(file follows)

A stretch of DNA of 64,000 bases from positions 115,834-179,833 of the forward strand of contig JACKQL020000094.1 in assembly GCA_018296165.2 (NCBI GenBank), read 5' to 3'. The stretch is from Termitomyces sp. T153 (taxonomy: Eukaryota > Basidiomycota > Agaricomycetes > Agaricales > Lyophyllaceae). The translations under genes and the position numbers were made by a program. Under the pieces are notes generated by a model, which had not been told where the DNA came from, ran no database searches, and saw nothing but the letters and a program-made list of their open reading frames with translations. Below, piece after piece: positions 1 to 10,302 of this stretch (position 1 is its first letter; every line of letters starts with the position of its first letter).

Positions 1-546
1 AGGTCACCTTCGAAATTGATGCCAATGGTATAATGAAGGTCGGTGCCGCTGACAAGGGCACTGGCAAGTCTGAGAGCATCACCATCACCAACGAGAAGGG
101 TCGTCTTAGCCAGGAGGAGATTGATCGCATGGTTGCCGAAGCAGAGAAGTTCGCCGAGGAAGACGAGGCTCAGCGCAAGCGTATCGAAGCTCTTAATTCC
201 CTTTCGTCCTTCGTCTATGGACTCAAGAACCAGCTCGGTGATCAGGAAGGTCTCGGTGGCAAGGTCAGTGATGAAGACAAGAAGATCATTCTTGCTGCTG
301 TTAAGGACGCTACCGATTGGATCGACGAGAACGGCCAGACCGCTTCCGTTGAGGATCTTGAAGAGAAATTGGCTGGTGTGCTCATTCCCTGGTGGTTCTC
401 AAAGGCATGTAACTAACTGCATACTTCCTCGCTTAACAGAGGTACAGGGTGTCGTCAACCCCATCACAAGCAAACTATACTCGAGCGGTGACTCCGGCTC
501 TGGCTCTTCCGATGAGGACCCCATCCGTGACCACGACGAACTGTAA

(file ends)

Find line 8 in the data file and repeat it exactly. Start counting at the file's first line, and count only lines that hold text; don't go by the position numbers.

501 TGGCTCTTCCGATGAGGACCCCATCCGTGACCACGACGAACTGTAA